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climate

climate

climate Sentence Examples

  • The climate is equable and healthy.

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  • The climate of Sardinia is more extreme than that of Italy, but varies considerably in different districts.

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  • In our climate, in the summer, it was formerly almost solely a covering at night.

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  • The climate of the country is warm, humid, and very trying to Europeans.

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  • Your tent has to protect against wind, water and snow to maintain a warm and dry climate inside.

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  • The climate in the south at this time of the year was probably hot, but surely it couldn't hold a candle to the week she had spent in the desert.

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  • The climate is in general cold and humid, especially in the north-east.

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  • They exchanged news and details on the climate differences and finally, when they were talked out, they said their good byes.

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  • A change of climate, however, is imperatively necessary every five or six years, and the children of European parents should not be kept in the peninsula after they have attained the age of four or five years.

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  • The climate is very warm, but healthy.

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  • By reason of its dry and bracing climate, Aliwal North is also a favourite residence of sufferers from chest complaints.

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  • The climate, however, is colder.

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  • It has a dry and equable climate and beautiful scenery.

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  • If you worry about gas emissions from cows contributing to climate change, lobby for a cow that doesn't have gas.

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  • The summer is hot, but on the whole the climate is very healthy.

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  • On the highlands, however, which contain extensive open campos, the climate, though dry and hot, is considered healthy.

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  • The lower districts are hot and often unhealthy in the summer, while the climate of the mountainous portion of the island is less oppressive, and would be still cooler if it possessed more forest.

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  • The climate of Manitoba, being that of a region of wide extent and of similar conditions, is not subject to frequent variations.

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  • The climate becomes more continental in type from west to east...

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  • Rhodes was famed in ancient times for its delightful climate, and it still maintains its former reputation.

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  • In a region so extensive very great varieties of climate are naturally to be expected, but it may be stated as a general law that the climate of Australia is milder than that of corresponding lands in the northern hemisphere.

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  • Oxen and cows are of secondary importance and the climate is unsuitable for sheep; horses of a small breed are used to some extent.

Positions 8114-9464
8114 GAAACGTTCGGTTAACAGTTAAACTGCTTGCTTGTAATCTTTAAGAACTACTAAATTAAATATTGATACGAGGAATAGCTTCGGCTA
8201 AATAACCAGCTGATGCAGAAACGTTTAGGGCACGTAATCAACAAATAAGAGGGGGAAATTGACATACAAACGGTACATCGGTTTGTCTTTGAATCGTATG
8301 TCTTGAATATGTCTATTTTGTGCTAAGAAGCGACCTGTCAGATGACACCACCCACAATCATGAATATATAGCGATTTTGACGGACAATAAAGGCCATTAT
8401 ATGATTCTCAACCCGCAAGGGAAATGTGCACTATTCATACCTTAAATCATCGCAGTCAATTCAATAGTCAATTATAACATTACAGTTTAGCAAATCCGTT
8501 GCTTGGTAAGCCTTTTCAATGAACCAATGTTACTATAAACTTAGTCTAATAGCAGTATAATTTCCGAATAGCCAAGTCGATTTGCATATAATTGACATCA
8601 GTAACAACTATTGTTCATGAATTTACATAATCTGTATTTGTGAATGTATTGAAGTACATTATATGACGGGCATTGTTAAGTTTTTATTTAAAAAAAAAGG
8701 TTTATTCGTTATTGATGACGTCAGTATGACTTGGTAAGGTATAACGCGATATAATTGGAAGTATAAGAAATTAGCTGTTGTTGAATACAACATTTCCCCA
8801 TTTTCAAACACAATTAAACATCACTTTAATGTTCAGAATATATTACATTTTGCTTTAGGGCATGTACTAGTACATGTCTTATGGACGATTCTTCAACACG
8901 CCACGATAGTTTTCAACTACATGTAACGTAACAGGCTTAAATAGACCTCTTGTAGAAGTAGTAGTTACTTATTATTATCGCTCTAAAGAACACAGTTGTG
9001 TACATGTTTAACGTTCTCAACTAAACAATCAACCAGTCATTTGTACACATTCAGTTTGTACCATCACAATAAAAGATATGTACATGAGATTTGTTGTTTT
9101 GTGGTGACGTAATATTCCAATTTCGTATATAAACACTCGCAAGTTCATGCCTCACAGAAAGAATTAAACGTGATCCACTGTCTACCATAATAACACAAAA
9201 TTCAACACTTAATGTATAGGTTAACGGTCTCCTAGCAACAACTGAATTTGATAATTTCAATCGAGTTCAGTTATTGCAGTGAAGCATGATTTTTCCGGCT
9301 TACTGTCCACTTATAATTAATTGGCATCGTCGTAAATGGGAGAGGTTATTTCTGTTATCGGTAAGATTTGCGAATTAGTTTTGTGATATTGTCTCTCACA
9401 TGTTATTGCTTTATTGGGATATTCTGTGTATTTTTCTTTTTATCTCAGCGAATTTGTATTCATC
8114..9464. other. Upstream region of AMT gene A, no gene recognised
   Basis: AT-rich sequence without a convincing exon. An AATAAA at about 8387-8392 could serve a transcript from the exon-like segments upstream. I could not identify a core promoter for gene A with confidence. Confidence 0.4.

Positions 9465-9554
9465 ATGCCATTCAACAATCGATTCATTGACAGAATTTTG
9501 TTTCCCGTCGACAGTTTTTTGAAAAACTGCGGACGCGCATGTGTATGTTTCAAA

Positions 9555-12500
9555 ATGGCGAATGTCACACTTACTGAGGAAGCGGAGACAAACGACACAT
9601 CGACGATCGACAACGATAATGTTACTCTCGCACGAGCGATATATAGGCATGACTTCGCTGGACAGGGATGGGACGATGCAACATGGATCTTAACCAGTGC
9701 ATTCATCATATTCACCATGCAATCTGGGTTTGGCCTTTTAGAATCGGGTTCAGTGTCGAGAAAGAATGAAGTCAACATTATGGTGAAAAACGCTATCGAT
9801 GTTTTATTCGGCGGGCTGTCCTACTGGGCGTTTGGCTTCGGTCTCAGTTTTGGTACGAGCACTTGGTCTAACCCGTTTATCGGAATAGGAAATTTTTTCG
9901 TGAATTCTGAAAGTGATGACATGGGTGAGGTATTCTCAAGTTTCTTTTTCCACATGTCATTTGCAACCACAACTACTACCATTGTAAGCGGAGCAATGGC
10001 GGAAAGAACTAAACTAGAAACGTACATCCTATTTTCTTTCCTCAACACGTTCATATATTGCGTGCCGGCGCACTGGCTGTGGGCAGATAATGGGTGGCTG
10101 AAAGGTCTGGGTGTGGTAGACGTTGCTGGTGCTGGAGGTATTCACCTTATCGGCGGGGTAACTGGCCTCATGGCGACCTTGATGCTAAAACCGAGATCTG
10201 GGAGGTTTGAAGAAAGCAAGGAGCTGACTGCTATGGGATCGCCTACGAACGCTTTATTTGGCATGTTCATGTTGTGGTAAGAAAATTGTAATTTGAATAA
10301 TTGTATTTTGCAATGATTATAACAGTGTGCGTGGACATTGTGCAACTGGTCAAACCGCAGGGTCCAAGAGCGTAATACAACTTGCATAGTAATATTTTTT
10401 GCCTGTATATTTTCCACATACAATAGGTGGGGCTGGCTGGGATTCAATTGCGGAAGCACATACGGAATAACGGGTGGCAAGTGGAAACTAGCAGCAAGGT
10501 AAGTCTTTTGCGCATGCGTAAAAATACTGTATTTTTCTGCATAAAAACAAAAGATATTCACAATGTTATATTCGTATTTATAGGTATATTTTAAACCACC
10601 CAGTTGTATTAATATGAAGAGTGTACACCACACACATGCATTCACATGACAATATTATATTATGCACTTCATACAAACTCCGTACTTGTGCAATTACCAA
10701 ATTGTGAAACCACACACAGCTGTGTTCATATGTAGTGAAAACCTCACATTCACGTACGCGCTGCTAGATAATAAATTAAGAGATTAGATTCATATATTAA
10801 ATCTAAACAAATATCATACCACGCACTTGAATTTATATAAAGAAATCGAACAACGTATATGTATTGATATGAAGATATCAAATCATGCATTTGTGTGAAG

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  • The climate is healthy in the uplands, though subject to violent changes; in the valleys fever is very prevalent, especially in the basins of the Boyana, the lower Drin and the Simen.

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  • The elevation of a large part of the department gives it a temperate climate and permits the cultivation of cereals and other products of the temperate zone.

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  • From July to November the clouds hang low on the mountains, and give moisture to the upper zone, while the climate of the lower is dry.

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  • The climate of Caracas is often described as that of perpetual spring.

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  • In temperate latitudes the climate is generally such as to necessitate in dwellings during a great portion of the year a temperature warmer than that out of doors.

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  • Above sea-level, the climate is hot, humid and unhealthy, and the conditions for permanent settlement are apparently unfavourable.

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  • Just as we have evidence of a former mild climate in the arctic regions, so a similar mild climate has been postulated for Antarctica.

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  • The climate is cool and bracing, and the products of the vicinity include many of the temperate zone.

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  • Even in summer the double period is not prominent in the arctic climate of Karasjok or on the top of the Eiffel Tower.

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  • Climate and a fertile soil have been important elements in this growth.

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  • The climate of the pampas is temperate and healthy, and is admirably suited to agricultural and pastoral pursuits.

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  • In external appearance, climate and productions, Fuerteventura greatly resembles Lanzarote.

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  • In sharp contrast to the surrounding plains the climate is subhumid, especially in the higher Harney region.